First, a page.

September Mourning’s EP Volume 1 was released a couple of months ago, but I am only just getting acquainted with it. Hailed as a “transmedia dark culture project”, September Mourning are more than just your average band.
Going into Volume 1 I had never heard of September Mourning, so I had no preconceived ideas of what I expected from the EP. Going in with a blank slate is often one of the best ways to listen to a record. There aren’t the opinions of others clouding my view, or personal expectations affecting how I hear the record.
It was necessary however, to read up a bit about the band and get a sense of what they are doing. Alongside this EP, a comic was released that is all part of the story told. It reminds me of Karen Stever’s Idiot Savant – and how the album, music videos and upcoming book bring the story to life through a variety of mediums. The one difference here being that (if I understand correctly) September Mourning plan to continue to grow the one story through music, comics and other art projects.
Volume 1 is a great EP for new listeners. While September Mourning appear to have their fingers in a lot of pies, the six songs on offer prove that they have the ability to put time and effort into all aspects of their project, not letting anything falter. For most of us, trying to do too much leaves some projects not getting the attention they need/deserve. Luckily, September Mourning appear to be more than adept at multitasking.
This is a strong EP for September Mourning. Voulume 1 has strong production value, sounds great and is well written. Intensity is high for just six songs and the energy runs deep. Volume 1 proves itself without being brash or aggressive for the sake of attention. September Mourning have a found a great balance, that sets the atmosphere for what’s to come.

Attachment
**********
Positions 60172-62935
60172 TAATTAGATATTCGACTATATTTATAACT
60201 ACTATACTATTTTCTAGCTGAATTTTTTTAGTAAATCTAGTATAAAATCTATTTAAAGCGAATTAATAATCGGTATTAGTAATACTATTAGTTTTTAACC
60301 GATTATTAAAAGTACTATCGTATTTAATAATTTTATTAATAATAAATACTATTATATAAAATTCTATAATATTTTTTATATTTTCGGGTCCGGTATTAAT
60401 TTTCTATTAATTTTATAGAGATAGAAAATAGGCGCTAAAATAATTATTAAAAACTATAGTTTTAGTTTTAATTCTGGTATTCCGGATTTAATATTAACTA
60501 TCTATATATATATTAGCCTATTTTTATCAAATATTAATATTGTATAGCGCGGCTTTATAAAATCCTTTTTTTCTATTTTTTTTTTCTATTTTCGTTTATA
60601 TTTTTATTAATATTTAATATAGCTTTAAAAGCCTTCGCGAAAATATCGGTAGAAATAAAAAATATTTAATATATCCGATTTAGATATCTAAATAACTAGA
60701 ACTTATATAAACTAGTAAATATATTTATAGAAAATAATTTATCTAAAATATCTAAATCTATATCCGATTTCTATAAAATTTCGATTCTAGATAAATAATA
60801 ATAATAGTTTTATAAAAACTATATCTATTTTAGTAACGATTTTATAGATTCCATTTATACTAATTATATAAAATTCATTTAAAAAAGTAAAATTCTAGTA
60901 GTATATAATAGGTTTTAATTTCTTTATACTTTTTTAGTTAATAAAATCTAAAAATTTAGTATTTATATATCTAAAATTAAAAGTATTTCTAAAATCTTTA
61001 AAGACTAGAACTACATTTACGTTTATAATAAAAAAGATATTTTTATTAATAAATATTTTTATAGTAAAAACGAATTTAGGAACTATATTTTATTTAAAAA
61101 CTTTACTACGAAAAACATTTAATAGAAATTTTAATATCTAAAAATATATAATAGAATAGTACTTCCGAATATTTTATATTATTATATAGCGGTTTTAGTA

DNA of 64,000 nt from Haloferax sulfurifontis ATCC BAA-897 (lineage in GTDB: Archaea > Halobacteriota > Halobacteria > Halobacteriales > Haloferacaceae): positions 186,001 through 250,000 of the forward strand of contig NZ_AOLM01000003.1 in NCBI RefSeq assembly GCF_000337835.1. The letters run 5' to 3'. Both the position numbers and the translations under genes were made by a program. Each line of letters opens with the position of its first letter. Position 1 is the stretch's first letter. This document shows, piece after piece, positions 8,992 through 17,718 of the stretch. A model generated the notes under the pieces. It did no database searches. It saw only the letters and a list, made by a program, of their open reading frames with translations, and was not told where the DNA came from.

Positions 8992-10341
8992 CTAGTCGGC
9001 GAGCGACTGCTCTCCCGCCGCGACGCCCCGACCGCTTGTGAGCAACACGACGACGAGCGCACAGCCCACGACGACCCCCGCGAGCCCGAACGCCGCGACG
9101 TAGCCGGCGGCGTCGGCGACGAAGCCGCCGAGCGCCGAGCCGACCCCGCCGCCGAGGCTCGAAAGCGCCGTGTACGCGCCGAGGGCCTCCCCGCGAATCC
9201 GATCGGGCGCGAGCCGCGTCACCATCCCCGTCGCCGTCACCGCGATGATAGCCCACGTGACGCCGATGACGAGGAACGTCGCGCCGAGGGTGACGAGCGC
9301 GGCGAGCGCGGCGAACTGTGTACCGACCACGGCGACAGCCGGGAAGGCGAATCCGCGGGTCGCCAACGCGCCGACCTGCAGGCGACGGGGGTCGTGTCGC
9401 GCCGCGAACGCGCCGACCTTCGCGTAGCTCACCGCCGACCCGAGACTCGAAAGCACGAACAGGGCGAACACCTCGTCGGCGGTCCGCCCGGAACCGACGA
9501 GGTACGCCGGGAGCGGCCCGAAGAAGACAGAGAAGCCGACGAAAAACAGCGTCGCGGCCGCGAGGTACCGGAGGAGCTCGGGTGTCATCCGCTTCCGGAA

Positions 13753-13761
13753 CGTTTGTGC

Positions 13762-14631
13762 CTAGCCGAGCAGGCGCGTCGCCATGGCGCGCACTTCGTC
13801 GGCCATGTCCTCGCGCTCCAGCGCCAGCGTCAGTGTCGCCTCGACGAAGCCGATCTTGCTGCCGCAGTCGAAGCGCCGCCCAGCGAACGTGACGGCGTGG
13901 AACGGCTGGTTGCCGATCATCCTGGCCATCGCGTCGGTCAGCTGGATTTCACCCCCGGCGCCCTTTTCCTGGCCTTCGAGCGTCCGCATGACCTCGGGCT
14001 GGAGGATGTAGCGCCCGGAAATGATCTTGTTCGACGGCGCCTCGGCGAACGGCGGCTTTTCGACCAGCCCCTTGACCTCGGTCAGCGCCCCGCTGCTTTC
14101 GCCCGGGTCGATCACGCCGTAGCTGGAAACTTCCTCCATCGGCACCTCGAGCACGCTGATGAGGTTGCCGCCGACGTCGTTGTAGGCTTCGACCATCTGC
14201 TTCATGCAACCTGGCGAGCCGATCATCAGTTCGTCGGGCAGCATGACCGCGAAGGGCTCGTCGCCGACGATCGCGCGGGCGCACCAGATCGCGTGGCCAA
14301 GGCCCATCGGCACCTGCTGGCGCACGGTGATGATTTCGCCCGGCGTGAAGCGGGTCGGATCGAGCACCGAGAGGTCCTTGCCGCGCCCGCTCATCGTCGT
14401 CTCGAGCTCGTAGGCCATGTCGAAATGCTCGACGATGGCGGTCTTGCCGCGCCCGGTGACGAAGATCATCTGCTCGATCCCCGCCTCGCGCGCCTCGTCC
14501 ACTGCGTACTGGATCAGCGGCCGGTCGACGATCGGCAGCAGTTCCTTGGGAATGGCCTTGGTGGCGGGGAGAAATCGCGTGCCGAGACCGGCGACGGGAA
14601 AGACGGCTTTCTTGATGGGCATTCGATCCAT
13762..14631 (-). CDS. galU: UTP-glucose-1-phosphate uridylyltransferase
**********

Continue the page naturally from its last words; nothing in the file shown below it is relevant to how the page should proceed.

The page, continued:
And while September Mourning offer a unique experience – with the comics, theatrical stage show and album all playing important roles to the storytelling – I felt it often sounded too much like In This Moment. In This Moment may be an influence – I don’t know for certain – there are just times on the record where the vocals sound very Maria Brink-esque. This isn’t necessarily a bad thing (In This Moment are great) but perhaps a more unique sound would be nice.
September Mourning are still a new band, finding their place and gaining traction. Volume 1 however, shows that musically they can hold their own – and as the project grows with art, theatre and more music – you can expect wonderful things to come.